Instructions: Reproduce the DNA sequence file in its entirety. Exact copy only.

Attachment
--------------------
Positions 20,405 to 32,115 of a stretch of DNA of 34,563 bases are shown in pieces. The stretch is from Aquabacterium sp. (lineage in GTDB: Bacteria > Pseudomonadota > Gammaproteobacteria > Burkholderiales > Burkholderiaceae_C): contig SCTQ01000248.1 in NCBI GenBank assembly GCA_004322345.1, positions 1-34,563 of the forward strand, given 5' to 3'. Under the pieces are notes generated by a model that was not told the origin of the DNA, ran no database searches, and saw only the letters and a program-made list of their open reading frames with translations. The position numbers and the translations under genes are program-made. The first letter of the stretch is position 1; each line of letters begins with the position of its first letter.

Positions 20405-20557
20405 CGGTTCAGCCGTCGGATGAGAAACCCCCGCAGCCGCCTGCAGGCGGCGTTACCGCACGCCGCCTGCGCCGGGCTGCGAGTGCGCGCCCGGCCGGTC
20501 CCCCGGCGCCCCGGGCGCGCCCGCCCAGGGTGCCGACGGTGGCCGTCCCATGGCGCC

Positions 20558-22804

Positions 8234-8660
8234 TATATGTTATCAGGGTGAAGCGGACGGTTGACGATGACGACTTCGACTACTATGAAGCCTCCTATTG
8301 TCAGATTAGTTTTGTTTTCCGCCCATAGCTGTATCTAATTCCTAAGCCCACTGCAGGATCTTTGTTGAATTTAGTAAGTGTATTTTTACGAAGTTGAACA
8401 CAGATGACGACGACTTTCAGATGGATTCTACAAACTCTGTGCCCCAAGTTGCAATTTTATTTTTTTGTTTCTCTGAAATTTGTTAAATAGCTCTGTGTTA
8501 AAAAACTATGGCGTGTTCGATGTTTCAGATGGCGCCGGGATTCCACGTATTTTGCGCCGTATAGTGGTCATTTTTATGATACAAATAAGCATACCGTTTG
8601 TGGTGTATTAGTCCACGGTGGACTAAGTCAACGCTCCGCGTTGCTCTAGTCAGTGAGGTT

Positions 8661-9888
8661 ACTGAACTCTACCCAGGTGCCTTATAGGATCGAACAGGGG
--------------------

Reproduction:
Positions 20,405 to 32,115 of a stretch of DNA of 34,563 bases are shown in pieces. The stretch is from Aquabacterium sp. (lineage in GTDB: Bacteria > Pseudomonadota > Gammaproteobacteria > Burkholderiales > Burkholderiaceae_C): contig SCTQ01000248.1 in NCBI GenBank assembly GCA_004322345.1, positions 1-34,563 of the forward strand, given 5' to 3'. Under the pieces are notes generated by a model that was not told the origin of the DNA, ran no database searches, and saw only the letters and a program-made list of their open reading frames with translations. The position numbers and the translations under genes are program-made. The first letter of the stretch is position 1; each line of letters begins with the position of its first letter.

Positions 20405-20557
20405 CGGTTCAGCCGTCGGATGAGAAACCCCCGCAGCCGCCTGCAGGCGGCGTTACCGCACGCCGCCTGCGCCGGGCTGCGAGTGCGCGCCCGGCCGGTC
20501 CCCCGGCGCCCCGGGCGCGCCCGCCCAGGGTGCCGACGGTGGCCGTCCCATGGCGCC

Positions 20558-22804

Positions 8234-8660
8234 TATATGTTATCAGGGTGAAGCGGACGGTTGACGATGACGACTTCGACTACTATGAAGCCTCCTATTG
8301 TCAGATTAGTTTTGTTTTCCGCCCATAGCTGTATCTAATTCCTAAGCCCACTGCAGGATCTTTGTTGAATTTAGTAAGTGTATTTTTACGAAGTTGAACA
8401 CAGATGACGACGACTTTCAGATGGATTCTACAAACTCTGTGCCCCAAGTTGCAATTTTATTTTTTTGTTTCTCTGAAATTTGTTAAATAGCTCTGTGTTA
8501 AAAAACTATGGCGTGTTCGATGTTTCAGATGGCGCCGGGATTCCACGTATTTTGCGCCGTATAGTGGTCATTTTTATGATACAAATAAGCATACCGTTTG
8601 TGGTGTATTAGTCCACGGTGGACTAAGTCAACGCTCCGCGTTGCTCTAGTCAGTGAGGTT

Positions 8661-9888
8661 ACTGAACTCTACCCAGGTGCCTTATAGGATCGAACAGGGG